The spying activities of two particular nations have been conspicuously ignored by Glenn Greenwald and Edward Snowden: Brazil and Russia. Chances are that no one wants to bite the hand that feeds, but given how Snowden and Greenwald are Americans attacking the U.S. government, it only seems fair to note how their current host nations are engaged in spying activities in far more egregious and unconstitutional ways.
Let’s begin in Russia where, in addition its countless other surveillance operations, it was reported today that the Russian government is eavesdropping on both spectators and journalists assigned to the Sochi Olympics beat — without warrants or court oversight. Via JM Ashby over at our Banter blog:
It should certainly be expected,” agreed a senior U.S. intelligence official, who told ABC News that the influx of tens of thousands of American spectators and dignitaries will be “an intelligence bonanza” for both Russian spies and organized crime groups. […]
The Russian electronic surveillance program, called SORM, rivals any American domestic FBI or NSA surveillance program — with one key difference: the Russians don’t need the formality of a court order to suck up all of the targeted person’s data, which is archived for three years. […]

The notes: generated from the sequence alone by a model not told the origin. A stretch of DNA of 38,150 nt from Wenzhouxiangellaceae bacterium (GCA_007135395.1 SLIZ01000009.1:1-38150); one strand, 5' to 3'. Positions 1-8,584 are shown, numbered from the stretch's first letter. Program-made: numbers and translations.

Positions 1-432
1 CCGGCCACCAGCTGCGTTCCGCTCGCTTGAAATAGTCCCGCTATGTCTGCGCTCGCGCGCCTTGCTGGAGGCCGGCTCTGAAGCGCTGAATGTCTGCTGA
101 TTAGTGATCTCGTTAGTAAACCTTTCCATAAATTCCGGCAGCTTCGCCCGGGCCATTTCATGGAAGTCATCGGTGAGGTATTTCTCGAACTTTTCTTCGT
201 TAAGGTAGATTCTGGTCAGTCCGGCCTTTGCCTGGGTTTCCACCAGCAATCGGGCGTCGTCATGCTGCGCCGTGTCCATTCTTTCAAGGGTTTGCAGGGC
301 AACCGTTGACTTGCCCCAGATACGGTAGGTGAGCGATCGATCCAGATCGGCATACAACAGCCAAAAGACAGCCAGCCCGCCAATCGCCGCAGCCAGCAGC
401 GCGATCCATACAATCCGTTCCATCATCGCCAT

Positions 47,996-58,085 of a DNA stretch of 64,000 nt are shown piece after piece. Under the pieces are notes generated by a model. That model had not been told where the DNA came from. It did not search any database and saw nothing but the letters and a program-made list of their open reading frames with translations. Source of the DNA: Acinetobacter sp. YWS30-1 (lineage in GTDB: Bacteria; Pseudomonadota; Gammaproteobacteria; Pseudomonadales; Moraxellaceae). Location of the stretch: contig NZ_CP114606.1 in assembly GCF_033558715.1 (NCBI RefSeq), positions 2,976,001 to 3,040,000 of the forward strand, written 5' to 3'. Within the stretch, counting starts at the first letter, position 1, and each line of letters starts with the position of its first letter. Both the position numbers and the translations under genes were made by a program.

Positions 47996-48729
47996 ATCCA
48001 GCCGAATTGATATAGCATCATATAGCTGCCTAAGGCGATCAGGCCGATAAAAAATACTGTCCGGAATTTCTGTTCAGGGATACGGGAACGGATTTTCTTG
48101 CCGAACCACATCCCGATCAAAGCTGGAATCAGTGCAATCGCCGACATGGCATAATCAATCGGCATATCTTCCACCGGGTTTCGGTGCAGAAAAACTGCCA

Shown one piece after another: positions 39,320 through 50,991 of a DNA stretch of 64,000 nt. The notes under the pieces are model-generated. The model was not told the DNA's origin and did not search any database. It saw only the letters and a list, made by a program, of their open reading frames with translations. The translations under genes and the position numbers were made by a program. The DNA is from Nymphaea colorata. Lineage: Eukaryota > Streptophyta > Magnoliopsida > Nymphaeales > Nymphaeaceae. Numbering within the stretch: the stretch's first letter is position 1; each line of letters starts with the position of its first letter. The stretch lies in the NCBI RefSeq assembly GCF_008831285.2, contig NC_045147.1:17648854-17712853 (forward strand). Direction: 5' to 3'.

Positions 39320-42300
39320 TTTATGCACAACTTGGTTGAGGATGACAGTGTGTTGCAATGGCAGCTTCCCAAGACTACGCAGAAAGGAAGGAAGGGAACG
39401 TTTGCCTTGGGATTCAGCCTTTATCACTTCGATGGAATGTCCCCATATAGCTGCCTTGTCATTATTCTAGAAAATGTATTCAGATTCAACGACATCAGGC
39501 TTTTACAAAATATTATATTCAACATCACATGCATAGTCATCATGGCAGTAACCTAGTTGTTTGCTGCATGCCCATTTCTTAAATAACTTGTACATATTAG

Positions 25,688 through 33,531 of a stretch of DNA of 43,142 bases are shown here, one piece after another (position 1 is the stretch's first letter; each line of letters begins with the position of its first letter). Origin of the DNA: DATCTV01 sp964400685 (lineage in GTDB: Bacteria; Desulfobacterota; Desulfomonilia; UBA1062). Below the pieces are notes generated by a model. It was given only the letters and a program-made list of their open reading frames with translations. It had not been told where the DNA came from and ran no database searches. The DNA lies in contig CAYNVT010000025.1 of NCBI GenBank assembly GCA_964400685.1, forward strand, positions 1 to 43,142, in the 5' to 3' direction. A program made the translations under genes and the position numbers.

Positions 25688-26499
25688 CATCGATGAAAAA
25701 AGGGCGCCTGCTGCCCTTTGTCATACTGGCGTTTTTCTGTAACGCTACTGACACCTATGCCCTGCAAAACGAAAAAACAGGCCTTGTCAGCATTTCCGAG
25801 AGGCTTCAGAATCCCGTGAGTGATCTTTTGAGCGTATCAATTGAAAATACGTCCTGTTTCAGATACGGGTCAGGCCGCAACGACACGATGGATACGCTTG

“The Russians will own your communications when you go there. The only way to guard against that is to take a clean device and use a temporary email address,” Joel Brenner, who served as U.S. National Counterintelligence Executive from 2006-2009, told ABC News.
But Snowden needs Russia (and his FSB lawyer) so we shouldn’t hold our collective breath waiting for Snowden to condemn this.
What about Brazil?
In advance of the World Cup, Brazil is actively spying on protesters. Like it’s been doing for years.
Brazilian security forces are using undercover agents, intercepting e-mails, and rigorously monitoring social media to try to ensure that violent anti-government protesters do not ruin soccer’s World Cup this year, officials told Reuters. […]
But officials speaking on condition of anonymity described widespread and growing surveillance of Black Bloc members, the extent of which has not been previously reported.
In addition to monitoring the group’s communications on Facebook and other social media, intelligence agents have infiltrated the movement and passed along information to police before and during recent demonstrations, two officials said.
Authorities have also used advanced technology to locate the computers of violent protesters and gain access to their communications, with the intent of identifying leaders and monitoring their activities, one official said.
For more about Brazil’s surveillance operations, read this. I seem to recall Brazil’s President Dilma Rousseff addressing the United Nations and condemning the United States for spying on Brazil. But I guess it’s permissible if Brazil spies on Brazil. Again, I wonder when hero Greenwald will condemn the Rousseff government with the same ferocity with which he’s condemning the U.S. and U.K. governments.